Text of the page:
Self-styled saint Margery Kempe seeks a highly private relationship with Christ, but also prompts a stranger's wish that she “were enclosed in a house of stone”; Modern Devout Sisters attempt to withdraw from the community to study on their own, but with disastrous consequences for their posthumous fate. Biographical texts by medieval holy women, such as the Book, and Middle Dutch and Middle High German Sister-books are shot through with both anxiety about withdrawing from particular communities and attention to its mystical potential. Ultimately, this paper illuminates their significance to the history of vernacular theology and argues for a more comparative, pan-European approach to medieval women’s mysticism.

Sylvia Alvares-Correa, Faculty of History, University of Oxford

“Made in the Netherlands or made in Iberia? Manuscripts featuring Netherlandish miniatures and Iberian texts”

I will examine a group of Netherlandish Books of Hours whose distinctive codicological features propose that while their miniatures were supplied by Netherlandish illuminators, their text was written by an Iberian scribe, working either in the South Netherlands or in Spain or Portugal. If this holds true, it suggests that the (primarily) female patrons of these manuscripts favoured Netherlandish images for their devotional books, but nonetheless turned to native scribes to supply the text elements.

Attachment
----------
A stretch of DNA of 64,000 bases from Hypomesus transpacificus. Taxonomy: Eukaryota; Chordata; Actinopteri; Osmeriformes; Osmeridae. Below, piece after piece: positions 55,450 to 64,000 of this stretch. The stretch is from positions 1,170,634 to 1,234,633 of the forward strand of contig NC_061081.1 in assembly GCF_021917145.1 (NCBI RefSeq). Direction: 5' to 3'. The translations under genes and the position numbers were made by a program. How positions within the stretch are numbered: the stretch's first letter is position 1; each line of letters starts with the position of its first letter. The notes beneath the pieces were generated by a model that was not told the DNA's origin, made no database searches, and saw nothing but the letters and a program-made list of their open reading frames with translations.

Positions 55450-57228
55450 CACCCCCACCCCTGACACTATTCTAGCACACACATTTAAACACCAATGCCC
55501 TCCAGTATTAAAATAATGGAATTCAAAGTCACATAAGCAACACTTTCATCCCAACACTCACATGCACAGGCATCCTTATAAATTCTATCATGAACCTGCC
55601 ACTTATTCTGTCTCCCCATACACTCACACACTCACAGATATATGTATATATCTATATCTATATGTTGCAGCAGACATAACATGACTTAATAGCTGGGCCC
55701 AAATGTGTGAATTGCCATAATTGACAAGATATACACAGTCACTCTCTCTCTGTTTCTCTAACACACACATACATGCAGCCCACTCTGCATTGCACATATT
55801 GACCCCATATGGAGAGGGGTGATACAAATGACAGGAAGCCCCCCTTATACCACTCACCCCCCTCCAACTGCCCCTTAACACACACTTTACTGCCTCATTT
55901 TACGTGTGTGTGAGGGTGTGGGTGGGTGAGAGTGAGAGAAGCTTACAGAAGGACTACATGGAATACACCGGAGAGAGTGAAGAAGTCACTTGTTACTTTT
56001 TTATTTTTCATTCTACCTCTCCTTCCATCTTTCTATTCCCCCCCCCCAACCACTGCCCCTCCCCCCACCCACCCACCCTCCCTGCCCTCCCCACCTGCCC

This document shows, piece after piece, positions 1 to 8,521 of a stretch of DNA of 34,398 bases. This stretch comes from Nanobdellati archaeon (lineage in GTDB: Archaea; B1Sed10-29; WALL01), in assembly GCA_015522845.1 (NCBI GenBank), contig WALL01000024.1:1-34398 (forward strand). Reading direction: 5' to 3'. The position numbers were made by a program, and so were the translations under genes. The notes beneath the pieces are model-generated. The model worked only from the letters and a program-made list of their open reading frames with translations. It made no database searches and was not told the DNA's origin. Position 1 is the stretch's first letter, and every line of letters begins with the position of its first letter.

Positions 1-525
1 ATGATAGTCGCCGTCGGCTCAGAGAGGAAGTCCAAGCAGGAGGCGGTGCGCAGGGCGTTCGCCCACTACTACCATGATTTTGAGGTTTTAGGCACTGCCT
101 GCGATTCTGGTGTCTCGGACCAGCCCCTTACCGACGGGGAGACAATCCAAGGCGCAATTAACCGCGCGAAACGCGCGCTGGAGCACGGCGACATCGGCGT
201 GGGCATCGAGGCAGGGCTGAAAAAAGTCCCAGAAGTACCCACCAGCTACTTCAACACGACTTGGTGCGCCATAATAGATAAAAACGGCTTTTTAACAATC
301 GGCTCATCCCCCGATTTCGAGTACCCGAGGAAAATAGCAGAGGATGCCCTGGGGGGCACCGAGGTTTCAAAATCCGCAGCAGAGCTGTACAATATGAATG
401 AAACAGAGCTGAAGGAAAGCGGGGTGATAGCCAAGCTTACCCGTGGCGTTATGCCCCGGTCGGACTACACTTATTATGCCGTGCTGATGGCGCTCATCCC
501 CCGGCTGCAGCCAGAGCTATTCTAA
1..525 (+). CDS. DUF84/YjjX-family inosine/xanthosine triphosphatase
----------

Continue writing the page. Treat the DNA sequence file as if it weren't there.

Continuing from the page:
Session 2: Nuns’ letters and the art of networking

Laura Camino, Universidade Santiago de Compostela

“Embodying emotions in the epistolary exchange between Baudri of Bourgueil and Constance of Le Ronceray (Loraine, XI century)”

This paper will examine what dynamics of identity and gender can be extracted from the exchange of elegiac letters in Latin between the archbishop of Dol, Baudri of Bourgueil, and the nun Constance of Le Ronceray (Loria, France, eleventh and twelfth centuries).

Verònica Zaragoza, Juan de la Cierva Post-doc Fellow, UNED, Madrid – Project BIESES

Poetic Manuscripts of the Catalan Discalced Carmelites: Lyric Poetry, Music and Theater by Women (Crown of Aragon, 16th-18th centuries)

 I will present a series of manuscript poems written in Spanish by Catalan nuns in the 16th and 18th centuries, which were discovered in the archives of the convents of Barcelona and Vic (Spain). I will examine how poetic writing became a creative practice in Discalced Carmelite convents, under the influence of the founder, Teresa de Jesús. I am particularly interested in analyzing the theatrical and musical contexts in which this poetry was created.

Henrike Lähnemann, Edmund Wareham, and Konstantin Winters, St Edmund Hall, University of Oxford

“The Nuns’ Network (Lüne letters)”-Project

The ‘Nuns’ Network’ gives access to the correspondence of the Benedictine nuns of Lüne between ca. 1460 and 1555. Comprising nearly 1800 letters written in Latin, Low German and a characteristic mix of both languages, is a unique testimony of female writing in the Middle Ages. The edition brings to light a forgotten culture of late medieval letter-writing. The nuns formed a network of religious, social and economic alliance through the whole Hanseatic region in their correspondence with important political and religious powers of their time and in the ‘intranet’ of the daily exchange with the neighbouring convents on the Lüneburg Heath. Watch the presentation: